Meeting with James and other members of the community's leadership, he is again castigated for laxity in his observation of the Law. Acts does not record Paul's response to these charges, but it would appear, from what follows, that he perjures himself, denying the accusations against him, which his own letters reveal to have been justified
In other words, he recognizes the magnitude of his offence; and however fierce his integrity, however fanatic his loyalty to 'his' version of Jesus, he acknowledges that some sort of compromise is, this time, necessary. Thus, when asked to purify himself for seven days and thereby demonstrate the unjustness of the allegations against him, he readily consents to do so.
Eisenman suggests that
James may have been aware of the true situation and that Paul may
well have been 'set up'. Had he refused the ritual of purification,
he would have declared himself openly in defiance of the Law. By
acceding to the ritual, he became, even more than before, the 'Liar'
of the 'Habakkuk Commentary'. Whatever the course of action he
chose, he would have damned himself- which may have been precisely
what James intended.2
The ensuing riot is no minor disturbance:
The cohort is called out - no fewer than six hundred men -and Paul, in the nick of time, is rescued, presumably to prevent civil upheaval on an even greater scale. Why else would the cohort bother to save the life of one heterodox Jew who'd incurred the wrath of his fellows? The sheer scale of the tumult attests to the kind of currency, influence and power the so-called 'early Church' must have exercised in Jerusalem at the time - among Jews!
Clearly, we are
dealing with a movement within Judaism itself, which commands
loyalty from much of the city's populace.
There is only one
explanation for the Romans taking such an interest - that Paul is
suspected of being privy to information of a political and/or
Saved from this
fate by his hitherto unmentioned nephew, he is bundled, under
escort, out of Jerusalem to Caesarea, where he invokes his right as
a Roman citizen to make a personal appeal to the emperor. While in
Caesarea, he hobnobs in congenial and intimate fashion with the
Roman procurator, Antonius Felix. Eisenman has emphasized that he is
also intimate with the procurator's brother-in-law, Herod Agrippa
II, and with the king's sister - later the mistress of Titus, the
Roman commander who will destroy Jerusalem and eventually become
How else could so young a man have become the high priest's hatchet man?
In his letter to the Romans (16:11), moreover, he speaks of a companion strikingly named 'Herodion' - a name obviously associated with the reigning dynasty, and most unlikely for a fellow evangelist. And Acts 13:1 refers to one of Paul's companions in Antioch as 'Manaen, who had been brought up with Herod the Tetrarch'.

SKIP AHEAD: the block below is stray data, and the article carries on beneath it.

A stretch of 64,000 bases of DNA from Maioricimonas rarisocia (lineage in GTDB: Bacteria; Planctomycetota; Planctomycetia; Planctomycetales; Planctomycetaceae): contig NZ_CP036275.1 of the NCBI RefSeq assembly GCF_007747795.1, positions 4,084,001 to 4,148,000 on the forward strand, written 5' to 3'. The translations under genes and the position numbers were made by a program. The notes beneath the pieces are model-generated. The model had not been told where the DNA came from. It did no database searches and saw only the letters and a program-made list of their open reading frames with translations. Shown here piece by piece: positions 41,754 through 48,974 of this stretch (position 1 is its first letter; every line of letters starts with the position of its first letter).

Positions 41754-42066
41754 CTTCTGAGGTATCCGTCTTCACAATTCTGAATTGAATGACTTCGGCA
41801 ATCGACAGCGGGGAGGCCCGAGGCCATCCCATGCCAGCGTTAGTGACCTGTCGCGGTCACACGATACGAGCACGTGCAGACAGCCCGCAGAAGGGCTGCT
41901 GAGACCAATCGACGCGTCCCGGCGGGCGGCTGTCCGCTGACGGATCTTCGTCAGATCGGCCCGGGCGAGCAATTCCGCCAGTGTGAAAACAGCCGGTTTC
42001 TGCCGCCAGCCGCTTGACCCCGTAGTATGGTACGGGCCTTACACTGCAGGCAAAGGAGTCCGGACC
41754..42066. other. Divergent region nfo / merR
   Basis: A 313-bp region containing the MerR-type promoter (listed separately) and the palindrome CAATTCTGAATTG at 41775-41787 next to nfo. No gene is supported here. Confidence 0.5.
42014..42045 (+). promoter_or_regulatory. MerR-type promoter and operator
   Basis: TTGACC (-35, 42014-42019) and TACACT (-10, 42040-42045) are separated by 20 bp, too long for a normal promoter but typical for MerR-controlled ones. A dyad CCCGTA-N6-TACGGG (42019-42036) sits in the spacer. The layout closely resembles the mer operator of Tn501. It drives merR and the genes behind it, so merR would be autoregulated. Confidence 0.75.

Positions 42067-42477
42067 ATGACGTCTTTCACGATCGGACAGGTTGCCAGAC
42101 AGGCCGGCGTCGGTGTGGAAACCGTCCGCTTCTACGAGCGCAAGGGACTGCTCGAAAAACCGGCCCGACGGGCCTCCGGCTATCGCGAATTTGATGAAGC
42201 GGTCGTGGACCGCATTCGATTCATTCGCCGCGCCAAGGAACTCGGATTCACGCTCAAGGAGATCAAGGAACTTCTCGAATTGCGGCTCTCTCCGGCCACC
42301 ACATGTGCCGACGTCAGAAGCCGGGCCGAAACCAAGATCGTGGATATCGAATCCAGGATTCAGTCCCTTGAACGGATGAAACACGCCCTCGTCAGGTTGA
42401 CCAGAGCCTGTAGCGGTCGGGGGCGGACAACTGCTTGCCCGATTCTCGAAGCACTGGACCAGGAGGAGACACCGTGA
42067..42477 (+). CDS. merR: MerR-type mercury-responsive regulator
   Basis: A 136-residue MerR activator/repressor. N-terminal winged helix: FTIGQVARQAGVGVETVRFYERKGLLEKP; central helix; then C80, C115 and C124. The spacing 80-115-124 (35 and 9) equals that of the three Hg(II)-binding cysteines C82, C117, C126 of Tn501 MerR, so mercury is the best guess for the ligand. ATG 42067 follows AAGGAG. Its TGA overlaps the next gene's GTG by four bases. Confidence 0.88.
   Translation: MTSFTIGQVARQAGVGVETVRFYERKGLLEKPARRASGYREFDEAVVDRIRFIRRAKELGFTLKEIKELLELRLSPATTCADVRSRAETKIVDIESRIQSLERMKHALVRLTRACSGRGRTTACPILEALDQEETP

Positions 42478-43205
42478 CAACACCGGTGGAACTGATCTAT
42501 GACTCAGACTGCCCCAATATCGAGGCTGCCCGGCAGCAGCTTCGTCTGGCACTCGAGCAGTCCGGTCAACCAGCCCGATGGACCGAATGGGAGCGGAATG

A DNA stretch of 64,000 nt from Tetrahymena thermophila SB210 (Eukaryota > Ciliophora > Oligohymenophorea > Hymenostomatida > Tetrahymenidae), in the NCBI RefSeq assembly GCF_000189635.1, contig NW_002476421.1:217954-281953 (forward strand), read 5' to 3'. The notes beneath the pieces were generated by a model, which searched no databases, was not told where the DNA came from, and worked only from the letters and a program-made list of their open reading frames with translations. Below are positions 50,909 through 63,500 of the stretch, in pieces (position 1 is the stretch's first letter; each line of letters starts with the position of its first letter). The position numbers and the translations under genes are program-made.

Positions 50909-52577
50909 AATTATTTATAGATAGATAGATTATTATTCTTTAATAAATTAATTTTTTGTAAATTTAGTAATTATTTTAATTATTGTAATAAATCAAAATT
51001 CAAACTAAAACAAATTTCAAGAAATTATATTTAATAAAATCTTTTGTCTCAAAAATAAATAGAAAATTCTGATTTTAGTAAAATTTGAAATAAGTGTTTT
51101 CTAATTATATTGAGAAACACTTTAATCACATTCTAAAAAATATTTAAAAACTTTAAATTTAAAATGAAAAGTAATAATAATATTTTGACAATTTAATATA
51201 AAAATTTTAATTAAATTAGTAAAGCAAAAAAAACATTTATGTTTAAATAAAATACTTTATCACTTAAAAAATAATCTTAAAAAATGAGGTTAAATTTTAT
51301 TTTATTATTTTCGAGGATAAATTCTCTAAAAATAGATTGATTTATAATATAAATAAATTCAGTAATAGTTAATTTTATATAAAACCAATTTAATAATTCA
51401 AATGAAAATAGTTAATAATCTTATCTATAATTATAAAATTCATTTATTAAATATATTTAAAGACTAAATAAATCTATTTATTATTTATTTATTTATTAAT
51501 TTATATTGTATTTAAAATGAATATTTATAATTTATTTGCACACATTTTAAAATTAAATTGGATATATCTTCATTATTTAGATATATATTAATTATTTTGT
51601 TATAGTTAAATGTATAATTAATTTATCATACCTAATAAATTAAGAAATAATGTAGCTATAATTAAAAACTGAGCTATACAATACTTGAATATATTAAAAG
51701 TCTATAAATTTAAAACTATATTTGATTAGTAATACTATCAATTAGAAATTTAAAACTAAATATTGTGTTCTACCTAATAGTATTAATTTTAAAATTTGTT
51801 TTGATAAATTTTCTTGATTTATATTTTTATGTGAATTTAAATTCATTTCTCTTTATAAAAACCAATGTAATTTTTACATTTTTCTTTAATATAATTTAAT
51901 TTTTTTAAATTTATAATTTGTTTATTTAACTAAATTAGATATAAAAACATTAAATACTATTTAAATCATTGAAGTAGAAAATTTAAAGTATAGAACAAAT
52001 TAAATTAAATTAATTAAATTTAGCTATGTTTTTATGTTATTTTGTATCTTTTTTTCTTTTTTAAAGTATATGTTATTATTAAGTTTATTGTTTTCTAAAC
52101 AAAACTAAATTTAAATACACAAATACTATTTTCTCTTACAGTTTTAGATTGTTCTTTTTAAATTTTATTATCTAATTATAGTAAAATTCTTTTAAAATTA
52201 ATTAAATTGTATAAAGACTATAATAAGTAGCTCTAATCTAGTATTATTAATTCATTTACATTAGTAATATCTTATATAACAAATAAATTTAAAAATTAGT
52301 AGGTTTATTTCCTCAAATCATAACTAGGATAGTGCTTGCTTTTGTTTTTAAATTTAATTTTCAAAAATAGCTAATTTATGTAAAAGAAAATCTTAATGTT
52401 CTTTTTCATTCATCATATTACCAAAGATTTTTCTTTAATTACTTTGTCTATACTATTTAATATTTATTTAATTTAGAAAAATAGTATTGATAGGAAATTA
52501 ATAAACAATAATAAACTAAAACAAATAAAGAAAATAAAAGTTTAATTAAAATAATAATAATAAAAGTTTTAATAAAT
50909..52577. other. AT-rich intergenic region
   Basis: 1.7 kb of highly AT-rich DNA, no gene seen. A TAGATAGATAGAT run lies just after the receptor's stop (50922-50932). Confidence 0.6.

Here, again, there is evidence of
high-level aristocratic affiliation.4
Those last muddled and enigmatic events in Jerusalem, the nick-of-time intervention of the Romans, Paul's heavily escorted departure from the city, his sojourn in luxury at Caesarea, his mysterious and utter disappearance from the stage of history - these things find a curious echo in our own era. One is reminded of beneficiaries of the 'Witness Protection Program' in the States. One is also reminded of the so-called 'supergrass phenomenon' in Northern Ireland. In both cases, a member of an illicit organization - dedicated to organized crime or to paramilitary terrorism - is 'turned' by the authorities.
He consents to give evidence and testify, in exchange for immunity, protection, relocation and money.
with the authorities, he would then be given a 'new identity' and,
together with his family, resettled somewhere theoretically out of
reach of his vindictive comrades. So far as the world at large was
concerned, he would, like Paul, disappear.
These are some of the questions generated by Robert Eisenman's research. But in any case, Paul's arrival on the scene set a train of events in motion that was to prove irreversible. What began as a localized movement within the framework of existing Judaism, its influence extending no further than the Holy Land, was transformed into something of a scale and magnitude that no one at the time can have foreseen.
The movement entrusted to the 'early Church' and the Qumran community was effectively hijacked and converted into something that could no longer accommodate its progenitors. There emerged a skein of thought which, heretical at its inception, was to evolve in the course of the next two centuries into an entirely new religion. What had been heresy within the framework of Judaism was now to become the orthodoxy of Christianity.
Few accidents of history can have had more far-reaching consequences.